Karate teacher has black belt in helping to change lives

December 05, 2003|By Michael Olesker

NAJIB AMIN will live forever or die trying. He is 71 years old and still putting the kids through their paces. Sometimes they think he's not talking their language. But there are days, like last week with Julian Harris, where they come back to tell Amin he was right, and look how their lives are working out.

Julian came in from Chicago. Amin remembers him as puffed up, exploding with energy, bragging to everybody in the locker room that he was better than they were. You never know about kids. Amin saw something in the boy. He sees things in some of these kids that he remembers in himself.

He is Najib Amin now, but he was Santa Jones long ago. He was an aimless East Baltimore street kid raised by his Aunt Alberta who kept things together by washing clothes at a Chinese laundry.

"What about your parents?" Amin was asked yesterday.

"My aunt took me from them," he says. "They were party people. She decided she would raise me herself."

He shrugs his shoulders. Sitting in his Catonsville home, his posture is lean and arrow-straight, his smile warm, his voice an inch short of basso profundo. His aunt gave him possibilities, which is what he tries to give back to today's young people. Their problems mirror his, half a century ago at Lombard and Caroline streets.

"If I had stayed, I'd be in jail or dead," he was saying yesterday. "I wasn't a bad kid. I did little things, like stop and watch guys shooting craps in the alley. But it wasn't unusual down there for guys to get shot and cut. There was a friend of mine. We shot pool together. I liked him, although he was in and out of trouble all the time. I didn't know he was carrying a weapon that night. He shot and killed somebody. I was with him 10 minutes before it happened. That scared me to death. So I joined the Army because I saw what the future could be."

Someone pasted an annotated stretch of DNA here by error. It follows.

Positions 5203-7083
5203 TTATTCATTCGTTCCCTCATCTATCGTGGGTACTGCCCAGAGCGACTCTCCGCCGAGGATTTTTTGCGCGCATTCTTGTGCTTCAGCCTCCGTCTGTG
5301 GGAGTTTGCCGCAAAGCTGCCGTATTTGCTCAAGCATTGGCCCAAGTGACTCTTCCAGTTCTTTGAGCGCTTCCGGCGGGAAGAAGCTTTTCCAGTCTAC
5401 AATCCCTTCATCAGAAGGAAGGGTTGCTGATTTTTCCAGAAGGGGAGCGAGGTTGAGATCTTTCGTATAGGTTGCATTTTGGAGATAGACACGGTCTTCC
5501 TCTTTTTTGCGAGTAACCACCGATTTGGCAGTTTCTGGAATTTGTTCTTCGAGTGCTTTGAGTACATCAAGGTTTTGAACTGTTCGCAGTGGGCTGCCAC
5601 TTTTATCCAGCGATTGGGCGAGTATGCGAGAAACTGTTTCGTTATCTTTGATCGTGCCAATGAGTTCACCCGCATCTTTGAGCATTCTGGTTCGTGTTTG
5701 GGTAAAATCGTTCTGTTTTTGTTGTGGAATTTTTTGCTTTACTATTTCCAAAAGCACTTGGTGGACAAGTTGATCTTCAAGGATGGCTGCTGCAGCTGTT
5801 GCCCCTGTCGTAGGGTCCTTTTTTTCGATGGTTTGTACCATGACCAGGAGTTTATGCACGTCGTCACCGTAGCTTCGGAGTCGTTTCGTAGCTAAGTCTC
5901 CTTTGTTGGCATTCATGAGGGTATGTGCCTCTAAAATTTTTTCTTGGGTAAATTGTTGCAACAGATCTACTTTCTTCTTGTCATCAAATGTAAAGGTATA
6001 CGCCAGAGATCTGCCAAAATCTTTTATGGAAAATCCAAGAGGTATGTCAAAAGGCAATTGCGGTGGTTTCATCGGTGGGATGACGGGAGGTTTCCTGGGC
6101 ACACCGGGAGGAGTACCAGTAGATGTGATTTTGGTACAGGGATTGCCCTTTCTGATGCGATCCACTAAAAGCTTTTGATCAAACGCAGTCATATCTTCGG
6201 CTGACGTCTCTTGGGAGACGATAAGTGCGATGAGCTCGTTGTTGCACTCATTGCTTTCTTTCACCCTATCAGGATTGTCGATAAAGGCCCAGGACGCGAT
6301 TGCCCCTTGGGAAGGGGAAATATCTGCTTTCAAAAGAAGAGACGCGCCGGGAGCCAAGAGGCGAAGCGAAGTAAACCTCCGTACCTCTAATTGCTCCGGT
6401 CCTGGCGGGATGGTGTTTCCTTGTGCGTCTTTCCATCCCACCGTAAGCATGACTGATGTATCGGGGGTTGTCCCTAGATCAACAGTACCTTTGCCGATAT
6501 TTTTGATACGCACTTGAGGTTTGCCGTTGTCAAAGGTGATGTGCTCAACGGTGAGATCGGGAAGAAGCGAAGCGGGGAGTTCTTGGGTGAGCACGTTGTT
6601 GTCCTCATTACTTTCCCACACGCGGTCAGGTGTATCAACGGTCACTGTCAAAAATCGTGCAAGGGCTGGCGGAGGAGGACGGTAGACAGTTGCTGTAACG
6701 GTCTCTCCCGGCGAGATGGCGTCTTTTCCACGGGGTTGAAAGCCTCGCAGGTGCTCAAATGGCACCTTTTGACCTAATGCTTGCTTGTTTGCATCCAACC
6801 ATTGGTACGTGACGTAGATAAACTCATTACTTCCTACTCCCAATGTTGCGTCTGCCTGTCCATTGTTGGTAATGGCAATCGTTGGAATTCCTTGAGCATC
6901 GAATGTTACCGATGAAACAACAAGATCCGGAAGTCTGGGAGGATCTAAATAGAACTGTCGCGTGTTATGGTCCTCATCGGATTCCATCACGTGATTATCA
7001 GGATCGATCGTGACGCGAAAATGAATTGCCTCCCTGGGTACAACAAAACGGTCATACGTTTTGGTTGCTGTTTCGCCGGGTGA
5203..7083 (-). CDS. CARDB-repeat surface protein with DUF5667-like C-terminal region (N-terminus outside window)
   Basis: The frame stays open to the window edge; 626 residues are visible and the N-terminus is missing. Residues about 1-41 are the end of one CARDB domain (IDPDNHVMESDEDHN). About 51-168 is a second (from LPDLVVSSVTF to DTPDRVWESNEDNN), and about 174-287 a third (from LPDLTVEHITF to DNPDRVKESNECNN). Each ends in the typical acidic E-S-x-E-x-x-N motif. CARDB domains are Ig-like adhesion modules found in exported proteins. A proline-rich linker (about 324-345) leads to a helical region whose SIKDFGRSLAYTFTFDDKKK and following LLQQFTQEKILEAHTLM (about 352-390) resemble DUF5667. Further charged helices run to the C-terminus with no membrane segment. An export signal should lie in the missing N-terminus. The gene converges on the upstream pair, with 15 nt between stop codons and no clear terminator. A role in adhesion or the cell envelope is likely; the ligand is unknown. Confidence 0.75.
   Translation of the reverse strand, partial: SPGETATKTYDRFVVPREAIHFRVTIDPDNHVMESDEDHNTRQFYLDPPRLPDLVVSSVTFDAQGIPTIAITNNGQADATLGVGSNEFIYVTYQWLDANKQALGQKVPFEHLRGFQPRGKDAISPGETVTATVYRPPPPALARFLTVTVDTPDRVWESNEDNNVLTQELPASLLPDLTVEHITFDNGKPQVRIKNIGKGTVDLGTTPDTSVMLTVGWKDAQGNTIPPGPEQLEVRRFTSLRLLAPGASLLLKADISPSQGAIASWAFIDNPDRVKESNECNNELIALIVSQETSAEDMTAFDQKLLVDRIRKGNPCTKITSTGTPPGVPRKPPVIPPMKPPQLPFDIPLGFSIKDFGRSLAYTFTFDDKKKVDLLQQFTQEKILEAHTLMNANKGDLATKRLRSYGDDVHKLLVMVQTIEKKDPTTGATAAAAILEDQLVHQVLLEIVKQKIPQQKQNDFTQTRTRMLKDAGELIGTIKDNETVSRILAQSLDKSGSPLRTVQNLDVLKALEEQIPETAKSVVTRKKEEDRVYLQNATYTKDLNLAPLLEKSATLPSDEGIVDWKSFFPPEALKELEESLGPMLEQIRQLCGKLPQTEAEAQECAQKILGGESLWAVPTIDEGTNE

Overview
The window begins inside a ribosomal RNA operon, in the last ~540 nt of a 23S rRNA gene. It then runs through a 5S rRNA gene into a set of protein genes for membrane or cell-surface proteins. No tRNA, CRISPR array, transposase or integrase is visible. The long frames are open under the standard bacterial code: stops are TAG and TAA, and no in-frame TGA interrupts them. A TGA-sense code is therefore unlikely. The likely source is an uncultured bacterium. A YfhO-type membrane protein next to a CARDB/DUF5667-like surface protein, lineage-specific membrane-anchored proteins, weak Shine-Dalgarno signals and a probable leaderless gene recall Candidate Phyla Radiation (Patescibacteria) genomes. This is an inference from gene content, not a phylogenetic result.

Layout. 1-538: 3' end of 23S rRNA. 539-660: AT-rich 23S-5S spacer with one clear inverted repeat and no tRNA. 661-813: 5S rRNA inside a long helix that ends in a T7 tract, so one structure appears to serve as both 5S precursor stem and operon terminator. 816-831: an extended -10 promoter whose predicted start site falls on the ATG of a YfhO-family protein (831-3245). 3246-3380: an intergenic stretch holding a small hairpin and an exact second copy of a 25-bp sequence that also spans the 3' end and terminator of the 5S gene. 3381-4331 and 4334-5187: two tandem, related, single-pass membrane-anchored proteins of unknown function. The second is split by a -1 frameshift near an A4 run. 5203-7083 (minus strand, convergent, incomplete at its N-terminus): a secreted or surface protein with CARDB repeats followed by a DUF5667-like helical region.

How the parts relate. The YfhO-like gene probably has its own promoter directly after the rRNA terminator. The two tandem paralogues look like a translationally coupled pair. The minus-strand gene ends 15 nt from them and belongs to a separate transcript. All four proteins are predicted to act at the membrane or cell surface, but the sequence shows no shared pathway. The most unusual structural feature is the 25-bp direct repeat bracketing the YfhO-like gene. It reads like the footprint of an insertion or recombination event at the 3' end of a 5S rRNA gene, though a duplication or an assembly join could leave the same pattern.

In the Army was a master sergeant named Jones. He called Santa Jones his namesake and mentored him. The two men would talk late into the night about making their way in the world. Six years later, honorably discharged, Santa Jones went to night school at Morgan State, went to work at Social Security, got married.

And he began to explore the world's religions. Buddhism first, then Islam. He took the name Najib Amin 32 years ago. His wife became Mannan. And, along the way, they had begun learning karate.

For the past eight years, they've operated the Shotokan Karate Club of Maryland, a nonprofit school in a modest studio in a Randallstown strip mall. For a quarter-century before that, Najib taught at a couple of karate schools in Catonsville. A few thousand students have come under his tutelage.

Today, Amin holds a seventh-degree black belt in Shotokan karate. Of more than 5 million practitioners of Shotokan, only about two dozen non-Japanese have risen to that level. The Amins' son, Farid, 45, a cardiothoracic anesthesiologist at Greater Baltimore Medical Center, is a fifth-degree black belt.

"I do this out of love," Amin says. "We're trying to make the world a better place, one person at a time. It's about giving people discipline, focus, self-reliance."

For many who stick with it, it has changed their lives.

"Some of these kids come in with attitudes," Amin says. "And some of the parents, we have to sit down with them. One lady babied her son so much. I said, `What are you trying to do to him?' She said, `He's my baby.' She'd take off his coat for him, tie his shoes for him. I said, `You have to turn him loose.'

"Others, there are problem kids. We had one family, the boy wasn't too bad, but the sister was incorrigible. We bring the parents in. They tell us problems they're having. We tell them what we can do. This isn't about fighting. It's about discipline. We can turn their lives around."

He says all of this with a quiet self-assurance. Some kids are easier than others. He remembers Julian Harris, who started with him five years ago.

"Full of himself, arrogant," Amin says. "Came from a good family. Not a bad child, but ..."

He searches for the right word. Harris' father, Steven Harris, a retired city employee, supplies a few. "Hyper, compulsive, a know-it-all," he says. "And I credit Mr. Amin very much with helping him. He took it that extra mile. At a time when there's all that peer pressure, he was there. It was like a family atmosphere. I have nothing but respect and praise for him."

You never know how kids will turn out. Julian Harris left town a while back, after graduating Baltimore's School for the Arts, and then turned up last week to see Amin. Julian's living in Chicago now, studying music theory and composition at Roosevelt University and hoping to get a master's degree. He plays the trumpet. In fact, he played in a Baltimore group, Orpheus, that cut a CD and won an NAACP music competition.

He wanted to say thanks to Amin. He caught up to him in class, naturally. Amin hopes to teach karate for years to come. Why not? Aunt Alberta lived to 95. Two other aunts lived past 100. He's only 71. He wants to live forever, or die trying.

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